Wednesday, January 19, 2011

Chapter Three: Taking little Uncle Bill to find a horse to ride

Margie and I had another fall from a horse with a relative on board, only this time it was our little Uncle Bill, two years younger than I, and one year younger than Margie. Grandma and Grandpa Wilson and little Uncle Bill had moved to Boulder, they thought for good. Grandpa bought a small ranch property, but they said they might have to leave in the winter to work so they could be sure to pay the mortgage until Grandpa could make enough money staying around Boulder. Grandpa Wilson had a lot of skills including delivering babies so it wasn't long until 'Doc' Wilson was in demand among poor Boulder ladies who could not afford to go over the mountain to a hospital to give birth. Grandpa had also been to chiropractor's school, but country folks weren't as apt to need their backs adjusted as city folks, so chiropractry wasn't going to buy many necessities. Grandpa had set up a sawmill years before close to the mountain and spent a few summers camped out up there sawing lumber, so he thought he could saw lumber again with his sons helping him.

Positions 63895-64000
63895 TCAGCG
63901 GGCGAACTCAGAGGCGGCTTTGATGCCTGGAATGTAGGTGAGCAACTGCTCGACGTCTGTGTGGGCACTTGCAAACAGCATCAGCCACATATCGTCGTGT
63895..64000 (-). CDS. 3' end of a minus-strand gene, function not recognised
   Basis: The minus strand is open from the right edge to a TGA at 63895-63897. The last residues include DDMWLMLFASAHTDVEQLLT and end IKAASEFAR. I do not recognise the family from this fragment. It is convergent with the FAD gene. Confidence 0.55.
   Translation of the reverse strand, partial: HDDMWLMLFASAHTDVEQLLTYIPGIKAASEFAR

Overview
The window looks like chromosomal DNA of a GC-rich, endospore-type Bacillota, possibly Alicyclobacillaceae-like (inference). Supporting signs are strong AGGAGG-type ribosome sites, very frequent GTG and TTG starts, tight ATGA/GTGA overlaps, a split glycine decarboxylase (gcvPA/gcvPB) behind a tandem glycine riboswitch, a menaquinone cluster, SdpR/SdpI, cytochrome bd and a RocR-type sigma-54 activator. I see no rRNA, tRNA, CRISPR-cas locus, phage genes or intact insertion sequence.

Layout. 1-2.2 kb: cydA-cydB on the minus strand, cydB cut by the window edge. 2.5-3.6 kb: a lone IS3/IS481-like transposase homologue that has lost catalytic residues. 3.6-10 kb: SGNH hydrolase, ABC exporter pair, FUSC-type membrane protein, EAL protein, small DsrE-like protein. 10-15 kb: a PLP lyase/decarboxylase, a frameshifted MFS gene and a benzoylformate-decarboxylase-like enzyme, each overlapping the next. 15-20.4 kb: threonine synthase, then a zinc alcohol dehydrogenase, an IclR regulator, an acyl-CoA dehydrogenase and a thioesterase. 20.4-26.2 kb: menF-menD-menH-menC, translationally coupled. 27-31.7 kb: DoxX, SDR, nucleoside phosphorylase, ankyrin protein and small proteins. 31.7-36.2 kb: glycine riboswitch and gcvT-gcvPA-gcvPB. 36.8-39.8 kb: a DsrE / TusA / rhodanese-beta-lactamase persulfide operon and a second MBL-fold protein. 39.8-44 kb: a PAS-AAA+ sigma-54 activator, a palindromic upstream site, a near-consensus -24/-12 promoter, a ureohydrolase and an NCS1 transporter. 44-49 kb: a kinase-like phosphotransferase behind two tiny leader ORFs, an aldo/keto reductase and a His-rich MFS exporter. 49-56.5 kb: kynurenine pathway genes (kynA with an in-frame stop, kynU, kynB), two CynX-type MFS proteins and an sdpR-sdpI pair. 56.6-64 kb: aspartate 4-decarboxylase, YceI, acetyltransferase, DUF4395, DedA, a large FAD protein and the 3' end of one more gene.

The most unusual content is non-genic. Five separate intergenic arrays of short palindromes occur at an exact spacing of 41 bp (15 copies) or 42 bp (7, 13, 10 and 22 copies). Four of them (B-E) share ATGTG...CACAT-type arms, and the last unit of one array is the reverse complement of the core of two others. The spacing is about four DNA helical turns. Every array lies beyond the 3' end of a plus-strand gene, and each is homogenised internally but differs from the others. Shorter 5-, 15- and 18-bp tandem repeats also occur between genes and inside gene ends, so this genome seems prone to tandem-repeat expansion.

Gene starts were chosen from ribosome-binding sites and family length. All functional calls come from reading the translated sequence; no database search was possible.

I was very impressed that Grandpa had even taken his family on the road one summer years before sharpening knives and putting on shows to earn money for his family's supper. They did not need lodgings as they camped out at night. In case they made no money that day, Grandma made Lumpy Dick, which was a pioneer dish made from flour and milk stirred into lumps, brought to a boil, and eaten with sugar and cream (if they had any). Daddy thought it was the worst food he ever ate, but we kids liked eating Mother's poor folks dishes. We made Lumpy Dick when Daddy was camped out on his winter ranges or gone to party. 
I did think it was no wonder Mother married Daddy, no matter his reputation, as the Kings were known to have the fullest cellars in town and never had to eat Lumpy Dick to stay alive.